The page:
A major role for carbon monoxide as an endogenous hyperpolarizing factor in the gastrointestinal tract

Gianrico Farrugia, Sha Lei, Xue Lin, Steven M. Miller, Karl A. Nath, Christopher D. Ferris, Michael Levitt, Joseph H. Szurszewski

Research output: Contribution to journalArticlepeer-review

85 Scopus citations


Carbon monoxide (CO) is proposed as a physiological messenger. CO activates cGMP and has a direct effect on potassium channels. Both actions of CO lead to hyperpolarization of a cell's resting membrane potential, suggesting that CO may function as a hyperpolarizing factor, although direct evidence is still lacking. Here we take advantage of the known membrane potential gradient that exists in the muscle layers of the gastrointestinal tract to determine whether CO is an endogenous hyperpolarizing factor. We find that heme oxygenase-2-null mice have depolarized smooth muscle cells and that the membrane potential gradient in the gut is abolished. Exogenous CO hyperpolarizes the membrane potential. Regions of the canine gastrointestinal tract that are more hyperpolarized generate more CO and have higher heme oxygenase activity than more depolarized regions. Our results suggest that CO is a critical hyperpolarizing factor required for the maintenance of intestinal smooth muscle membrane potential and gradient.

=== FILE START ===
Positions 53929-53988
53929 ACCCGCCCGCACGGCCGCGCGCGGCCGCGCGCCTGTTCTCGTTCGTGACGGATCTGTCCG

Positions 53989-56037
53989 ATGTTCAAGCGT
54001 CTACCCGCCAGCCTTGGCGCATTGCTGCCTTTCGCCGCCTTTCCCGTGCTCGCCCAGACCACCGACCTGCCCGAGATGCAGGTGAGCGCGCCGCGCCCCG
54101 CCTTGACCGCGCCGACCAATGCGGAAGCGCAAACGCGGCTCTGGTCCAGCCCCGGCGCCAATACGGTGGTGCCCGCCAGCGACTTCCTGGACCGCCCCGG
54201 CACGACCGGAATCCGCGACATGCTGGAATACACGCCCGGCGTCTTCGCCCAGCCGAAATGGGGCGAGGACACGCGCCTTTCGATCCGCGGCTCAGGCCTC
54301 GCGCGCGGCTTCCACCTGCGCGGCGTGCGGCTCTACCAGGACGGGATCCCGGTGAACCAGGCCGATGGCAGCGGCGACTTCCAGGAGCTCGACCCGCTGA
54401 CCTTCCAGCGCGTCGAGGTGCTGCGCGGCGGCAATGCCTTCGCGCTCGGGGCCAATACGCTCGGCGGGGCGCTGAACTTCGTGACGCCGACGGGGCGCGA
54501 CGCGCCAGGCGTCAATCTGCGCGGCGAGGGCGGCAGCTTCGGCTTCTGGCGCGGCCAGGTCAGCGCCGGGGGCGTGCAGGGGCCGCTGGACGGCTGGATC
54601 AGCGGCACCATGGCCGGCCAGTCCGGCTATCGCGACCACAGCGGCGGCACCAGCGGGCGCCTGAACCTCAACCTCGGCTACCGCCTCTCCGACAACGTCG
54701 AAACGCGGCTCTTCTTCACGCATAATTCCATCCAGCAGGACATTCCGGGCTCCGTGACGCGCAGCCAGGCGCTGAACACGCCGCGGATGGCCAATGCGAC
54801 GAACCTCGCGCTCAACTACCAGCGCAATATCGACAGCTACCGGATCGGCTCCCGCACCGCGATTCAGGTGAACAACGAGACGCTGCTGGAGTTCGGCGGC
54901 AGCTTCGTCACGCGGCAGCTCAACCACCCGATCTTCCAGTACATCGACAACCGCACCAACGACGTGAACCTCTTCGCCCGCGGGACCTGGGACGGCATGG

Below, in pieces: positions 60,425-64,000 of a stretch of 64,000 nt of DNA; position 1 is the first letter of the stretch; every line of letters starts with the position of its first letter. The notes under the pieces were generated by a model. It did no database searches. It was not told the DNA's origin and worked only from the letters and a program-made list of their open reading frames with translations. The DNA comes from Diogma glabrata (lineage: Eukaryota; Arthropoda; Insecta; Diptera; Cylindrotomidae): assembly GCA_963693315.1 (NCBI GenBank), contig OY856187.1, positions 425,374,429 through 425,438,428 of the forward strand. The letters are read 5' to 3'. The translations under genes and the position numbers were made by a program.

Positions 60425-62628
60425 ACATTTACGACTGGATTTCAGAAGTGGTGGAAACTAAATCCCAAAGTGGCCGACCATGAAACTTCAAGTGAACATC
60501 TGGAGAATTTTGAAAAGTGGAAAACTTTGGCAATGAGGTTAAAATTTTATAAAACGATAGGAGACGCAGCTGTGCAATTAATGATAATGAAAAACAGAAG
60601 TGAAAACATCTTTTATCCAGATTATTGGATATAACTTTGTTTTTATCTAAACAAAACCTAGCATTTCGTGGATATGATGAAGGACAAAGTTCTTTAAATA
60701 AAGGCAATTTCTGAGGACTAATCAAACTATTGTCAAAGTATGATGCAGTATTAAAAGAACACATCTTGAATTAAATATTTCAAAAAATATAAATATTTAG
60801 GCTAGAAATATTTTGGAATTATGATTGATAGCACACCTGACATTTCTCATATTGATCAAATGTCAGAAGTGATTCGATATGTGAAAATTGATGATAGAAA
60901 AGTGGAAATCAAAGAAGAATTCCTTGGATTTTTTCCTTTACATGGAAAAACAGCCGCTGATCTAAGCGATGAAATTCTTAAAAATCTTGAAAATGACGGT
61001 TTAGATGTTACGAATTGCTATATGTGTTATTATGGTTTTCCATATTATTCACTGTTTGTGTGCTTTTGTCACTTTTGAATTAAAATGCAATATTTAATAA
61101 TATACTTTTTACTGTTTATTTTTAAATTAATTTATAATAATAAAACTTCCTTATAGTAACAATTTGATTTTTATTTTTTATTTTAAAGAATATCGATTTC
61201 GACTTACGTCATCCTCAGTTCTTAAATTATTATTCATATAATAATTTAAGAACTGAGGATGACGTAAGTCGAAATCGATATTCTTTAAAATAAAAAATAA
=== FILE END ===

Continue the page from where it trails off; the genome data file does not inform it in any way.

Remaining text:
Original languageEnglish (US)
Pages (from-to)8567-8570
Number of pages4
JournalProceedings of the National Academy of Sciences of the United States of America
Issue number14
StatePublished - Jul 8 2003
Externally publishedYes

Bibliographical note

Funding Information:
We thank the Fermilab staff and the technical staffs of the participating institutions for their vital contributions. This work was supported by the U.S. Department of Energy and National Science Foundation; the Italian Istituto Nazionale di Fisica Nucleare; the Ministry of Education, Science and Culture of Japan; the Natural Sciences and Engineering Research Council of Canada; the National Science Council of the Republic of China; the A. P. Sloan Foundation; the Max Kade Foundation; and the Ministry of Education, Science and Research of the Federal State Nordrhein-Westfalen of Germany.


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